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Stegoceras head-butting in PLoS ONE



From: Ben Creisler
bh480@scn.org

Snively, E. & Theodor, J.M. (2011)
Common Functional Correlates of Head-Strike Behavior in the
Pachycephalosaur Stegoceras validum (Ornithischia, Dinosauria) and
Combative Artiodactyls. 
PLoS ONE 6(6): e21422. 
doi:10.1371/journal.pone.0021422

http://www.plosone.org/article/info%3Adoi%2F10.1371%2Fjournal.pone.0021422

Background
Pachycephalosaurs were bipedal herbivorous dinosaurs with bony domes on
their heads, suggestive of head-butting as seen in bighorn sheep and musk
oxen. Previous biomechanical studies indicate potential for
pachycephalosaur head-butting, but bone histology appears to contradict the
behavior in young and old individuals. Comparing pachycephalosaurs with
fighting artiodactyls tests for common correlates of head-butting in their
cranial structure and mechanics.

Methods/Principal Findings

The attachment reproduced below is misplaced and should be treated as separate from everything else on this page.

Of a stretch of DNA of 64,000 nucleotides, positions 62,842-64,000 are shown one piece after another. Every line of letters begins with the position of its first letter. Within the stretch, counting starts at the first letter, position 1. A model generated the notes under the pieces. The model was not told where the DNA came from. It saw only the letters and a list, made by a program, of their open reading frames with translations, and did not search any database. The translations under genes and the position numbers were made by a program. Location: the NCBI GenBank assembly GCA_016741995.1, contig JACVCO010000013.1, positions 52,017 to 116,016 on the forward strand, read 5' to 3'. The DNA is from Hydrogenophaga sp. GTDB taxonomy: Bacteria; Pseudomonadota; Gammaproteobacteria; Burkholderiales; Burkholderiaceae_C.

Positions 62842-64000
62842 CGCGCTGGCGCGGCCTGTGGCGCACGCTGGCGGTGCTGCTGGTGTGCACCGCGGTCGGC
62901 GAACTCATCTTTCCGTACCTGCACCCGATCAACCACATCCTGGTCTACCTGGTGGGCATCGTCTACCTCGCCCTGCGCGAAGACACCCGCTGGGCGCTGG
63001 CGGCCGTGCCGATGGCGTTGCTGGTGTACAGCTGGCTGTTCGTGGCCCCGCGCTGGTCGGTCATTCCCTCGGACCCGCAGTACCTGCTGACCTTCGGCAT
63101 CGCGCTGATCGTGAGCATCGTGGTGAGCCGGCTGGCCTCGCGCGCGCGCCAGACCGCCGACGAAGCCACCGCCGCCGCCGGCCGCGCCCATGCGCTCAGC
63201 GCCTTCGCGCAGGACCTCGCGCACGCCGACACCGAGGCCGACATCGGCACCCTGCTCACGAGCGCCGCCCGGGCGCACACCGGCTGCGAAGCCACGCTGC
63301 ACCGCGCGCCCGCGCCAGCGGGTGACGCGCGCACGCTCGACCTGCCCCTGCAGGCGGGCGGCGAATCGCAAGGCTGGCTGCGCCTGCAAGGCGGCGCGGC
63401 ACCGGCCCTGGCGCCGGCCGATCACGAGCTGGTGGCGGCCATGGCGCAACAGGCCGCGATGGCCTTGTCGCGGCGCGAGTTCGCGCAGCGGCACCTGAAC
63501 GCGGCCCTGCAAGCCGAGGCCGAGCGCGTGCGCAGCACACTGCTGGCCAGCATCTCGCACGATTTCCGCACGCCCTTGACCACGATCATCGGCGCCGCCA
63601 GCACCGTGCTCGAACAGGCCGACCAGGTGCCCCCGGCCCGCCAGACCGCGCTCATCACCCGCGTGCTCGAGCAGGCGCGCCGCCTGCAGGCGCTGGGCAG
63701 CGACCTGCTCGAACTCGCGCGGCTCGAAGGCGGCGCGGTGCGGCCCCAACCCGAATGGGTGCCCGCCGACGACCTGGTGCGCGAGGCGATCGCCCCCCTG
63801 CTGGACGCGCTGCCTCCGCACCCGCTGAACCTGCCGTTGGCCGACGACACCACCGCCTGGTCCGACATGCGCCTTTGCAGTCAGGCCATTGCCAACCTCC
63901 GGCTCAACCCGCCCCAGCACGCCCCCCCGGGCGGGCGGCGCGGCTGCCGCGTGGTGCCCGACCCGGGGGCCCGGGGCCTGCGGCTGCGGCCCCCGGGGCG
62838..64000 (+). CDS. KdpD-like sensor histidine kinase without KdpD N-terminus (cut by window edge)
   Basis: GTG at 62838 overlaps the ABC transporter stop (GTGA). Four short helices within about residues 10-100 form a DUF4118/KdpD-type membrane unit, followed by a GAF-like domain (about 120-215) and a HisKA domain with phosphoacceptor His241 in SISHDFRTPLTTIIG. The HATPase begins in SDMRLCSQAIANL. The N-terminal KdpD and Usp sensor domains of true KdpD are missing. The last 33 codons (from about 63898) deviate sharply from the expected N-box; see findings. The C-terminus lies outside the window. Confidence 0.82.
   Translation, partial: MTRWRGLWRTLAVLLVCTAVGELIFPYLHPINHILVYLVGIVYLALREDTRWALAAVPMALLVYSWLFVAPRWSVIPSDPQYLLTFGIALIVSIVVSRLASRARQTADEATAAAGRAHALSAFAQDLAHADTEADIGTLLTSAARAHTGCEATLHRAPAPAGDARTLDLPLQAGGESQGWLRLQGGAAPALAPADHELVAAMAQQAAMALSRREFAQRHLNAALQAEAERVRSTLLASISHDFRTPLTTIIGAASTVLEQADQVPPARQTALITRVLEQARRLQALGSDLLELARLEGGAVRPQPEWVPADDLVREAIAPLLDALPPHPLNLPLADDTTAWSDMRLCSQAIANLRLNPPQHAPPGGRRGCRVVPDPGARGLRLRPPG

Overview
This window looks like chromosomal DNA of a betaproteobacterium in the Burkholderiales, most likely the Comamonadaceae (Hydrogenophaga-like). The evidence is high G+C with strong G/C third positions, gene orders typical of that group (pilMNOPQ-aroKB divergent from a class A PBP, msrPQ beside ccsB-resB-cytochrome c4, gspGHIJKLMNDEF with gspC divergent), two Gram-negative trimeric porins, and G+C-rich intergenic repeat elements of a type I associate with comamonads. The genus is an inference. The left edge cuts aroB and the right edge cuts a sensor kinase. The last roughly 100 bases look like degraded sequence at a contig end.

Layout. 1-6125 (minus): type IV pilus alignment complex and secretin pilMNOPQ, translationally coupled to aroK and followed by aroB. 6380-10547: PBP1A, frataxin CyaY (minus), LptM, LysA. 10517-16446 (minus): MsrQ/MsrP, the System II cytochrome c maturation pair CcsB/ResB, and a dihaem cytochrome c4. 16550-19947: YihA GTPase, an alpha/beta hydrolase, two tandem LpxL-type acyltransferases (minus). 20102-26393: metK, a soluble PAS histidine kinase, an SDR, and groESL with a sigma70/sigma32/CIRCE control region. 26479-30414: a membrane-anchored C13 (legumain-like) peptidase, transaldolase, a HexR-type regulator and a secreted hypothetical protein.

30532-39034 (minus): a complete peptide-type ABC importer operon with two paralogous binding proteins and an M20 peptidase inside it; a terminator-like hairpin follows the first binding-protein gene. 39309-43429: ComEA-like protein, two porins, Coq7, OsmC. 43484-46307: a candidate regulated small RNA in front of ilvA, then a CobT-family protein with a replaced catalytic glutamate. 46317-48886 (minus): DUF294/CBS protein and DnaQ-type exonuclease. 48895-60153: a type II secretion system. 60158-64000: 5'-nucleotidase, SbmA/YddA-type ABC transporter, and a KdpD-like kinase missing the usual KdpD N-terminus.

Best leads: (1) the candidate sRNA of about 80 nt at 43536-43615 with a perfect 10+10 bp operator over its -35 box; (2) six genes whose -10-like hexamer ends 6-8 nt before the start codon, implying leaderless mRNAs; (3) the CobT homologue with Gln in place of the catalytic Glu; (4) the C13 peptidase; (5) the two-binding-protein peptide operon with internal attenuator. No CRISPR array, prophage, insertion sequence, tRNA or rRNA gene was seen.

Computed tomographic (CT) scans and physical sectioning revealed internal
cranial structure of ten artiodactyls and pachycephalosaurs Stegoceras
validum and Prenocephale prenes. Finite element analyses (FEA),
incorporating bone and keratin tissue types, determined cranial stress and
strain from simulated head impacts. Recursive partition analysis quantified
strengths of correlation between functional morphology and actual or
hypothesized behavior. Strong head-strike correlates include a dome-like
cephalic morphology, neurovascular canals exiting onto the cranium surface,
large neck muscle attachments, and dense cortical bone above a sparse
cancellous layer in line with the force of impact. The head-butting duiker
Cephalophus leucogaster is the closest morphological analog to Stegoceras,
with a smaller yet similarly rounded dome. Crania of the duiker,
pachycephalosaurs, and bighorn sheep Ovis canadensis share stratification
of thick cortical and cancellous layers. Stegoceras, Cephalophus, and musk
ox crania experience lower stress and higher safety factors for a given
impact force than giraffe, pronghorn, or the non-combative llama.

Conclusions/Significance
Anatomy, biomechanics, and statistical correlation suggest that some
pachycephalosaurs were as competent at head-to-head impacts as extant
analogs displaying such combat. Large-scale comparisons and recursive
partitioning can greatly refine inference of behavioral capability for
fossil animals.



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